three material constants: Eq. (3) is valid when the modified MC criterion with tension cut-offs involves
rI [ ðC0  mTÞ ¼ rI ð5Þ the MC pyramid intercepted by a second pyramid with

978 J. F. Labuz, A. Zang

three planes perpendicular to the principal stress axes and the intermediate stress effect appears to depend on rock
(Fig. 3b). type, although anisotropy and experimental conditions may
also influence the results. In fact, anisotropy can cause a
reserve intermediate-stress effect, where the friction angle
4 Experimental Data appears larger in compression than extension (Dehler and
Labuz 2007). In addition, boundary conditions can play a
Typically, laboratory results are evaluated using the MC substantial role in experiments with rock, where a uniform
failure criterion, as axisymmetric loading imposes a rep- state of stress is a basic assumption of element testing that
resentation where the intermediate stress rII is equal to the is often violated (Labuz and Bridell 1993; Paul and Gangal
minor rIII or major rI principal stress. Few tests indepen- 1967).
dently control rII because of experimental challenges, Several references can be found dealing with the
although conventional triaxial compression (r1 [ r2 = r3) application of the MC failure criterion (Vutukuri et al.
and extension (r1 = r2 [ r3) tests offer simple approaches 1974; Andreev 1995; Paterson and Wong 2005). In a
to evaluate an influence of the intermediate stress. How- treatise on rock properties (Landolt-Börnstein 1982), a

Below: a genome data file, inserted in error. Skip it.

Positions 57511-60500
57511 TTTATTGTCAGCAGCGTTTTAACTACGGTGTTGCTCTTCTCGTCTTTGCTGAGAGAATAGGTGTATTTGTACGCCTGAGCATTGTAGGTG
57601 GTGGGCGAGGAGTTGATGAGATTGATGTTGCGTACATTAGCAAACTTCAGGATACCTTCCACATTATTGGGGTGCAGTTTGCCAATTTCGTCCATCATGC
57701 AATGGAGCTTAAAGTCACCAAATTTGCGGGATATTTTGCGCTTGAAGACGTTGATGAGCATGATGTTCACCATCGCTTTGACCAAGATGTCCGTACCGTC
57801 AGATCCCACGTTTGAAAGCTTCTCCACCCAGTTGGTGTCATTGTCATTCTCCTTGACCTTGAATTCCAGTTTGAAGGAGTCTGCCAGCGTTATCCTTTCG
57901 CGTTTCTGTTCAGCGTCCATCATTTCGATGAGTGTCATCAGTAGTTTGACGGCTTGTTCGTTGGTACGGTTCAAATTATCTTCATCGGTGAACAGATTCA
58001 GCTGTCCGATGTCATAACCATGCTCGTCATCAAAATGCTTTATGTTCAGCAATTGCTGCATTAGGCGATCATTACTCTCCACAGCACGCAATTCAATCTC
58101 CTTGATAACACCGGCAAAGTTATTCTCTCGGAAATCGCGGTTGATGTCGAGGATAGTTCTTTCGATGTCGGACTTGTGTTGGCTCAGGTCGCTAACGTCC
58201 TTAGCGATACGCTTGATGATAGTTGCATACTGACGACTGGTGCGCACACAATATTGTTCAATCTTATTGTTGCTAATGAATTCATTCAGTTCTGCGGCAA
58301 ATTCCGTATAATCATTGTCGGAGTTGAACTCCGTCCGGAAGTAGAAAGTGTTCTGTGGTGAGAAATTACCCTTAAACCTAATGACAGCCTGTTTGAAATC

ever, a true triaxial apparatus is needed to investigate stress chapter by Rummel (pp. 141–238) gives an overview of
states between the axisymmetric conditions represented by failure parameters for various types of rock, and Mogi
points C and D in Fig. 2b (Meyer and Labuz 2012). (2007) summarized results on a number of rocks. Gener-
Various researchers (Mogi 1971, 1974; Takahashi and ally, it is claimed that MC well describes the stress state at
Koide 1989; Chang and Haimson 2000; Al-Ajmi and failure over a limited range of mean stress. Statistical
Zimmerman 2005) have performed true triaxial testing, treatment of various failure criteria applied to experiments
on intact rock can be found in the literature (Colmenares
and Zoback 2002; Hoek et al. 2002; Pincus 2000; Al-Ajmi
and Zimmerman 2005; Pariseau 2007; Benz and Schwab
2008; Das and Basudhar 2009).

5 Advantages and Limitations

The advantages of the MC failure criterion are its mathe-

matical simplicity, clear physical meaning of the material
parameters, and general level of acceptance. A limitation
surrounds the numerical implementation of a failure cri-
terion containing corners in the p-plane (Fig. 2b), as
opposed to a smooth function, e.g., Drucker-Prager (1952)
failure criterion. Deformation analysis requires a flow rule,
a relationship between strain increments and stress, such
that the flow rule determines the orientation of the strain-
increment vector with respect to the yield condition, e.g.,
normal for an associative flow rule. Thus, the orientation of
the strain-increment vectors is unique along the sides of the
MC pyramid. However, along the edges of the pyramid
(corners in the p-plane), there is some freedom in the
orientation (Drescher 1991).

6 Recommendations

Among the various failure criteria available, both linear

and nonlinear equations dependent on the major rI and
minor rIII principal stresses are attractive because the
geometric representation of laboratory data can be either in
Fig. 3 Tension cut-offs for the modified Mohr-Coulomb failure
criterion: a failure envelope in the Mohr diagram; b representation in the principal stress plane or the Mohr diagram, which is
principal stress space often convenient. Triaxial compression and extension

Mohr–Coulomb Failure Criterion 979

testing is suggested as a standard procedure to evaluate an Jaeger JC, Cook NGW (1979) Fundamentals of Rock Mechanics, 3rd
intermediate-stress effect, although true triaxial testing is edn. Chapman & Hall, London
Labuz JF, Bridell JM (1993) Reducing frictional constraint in
needed to describe the failure surface between the axi- compression testing through lubrication. Int J Rock Mech Min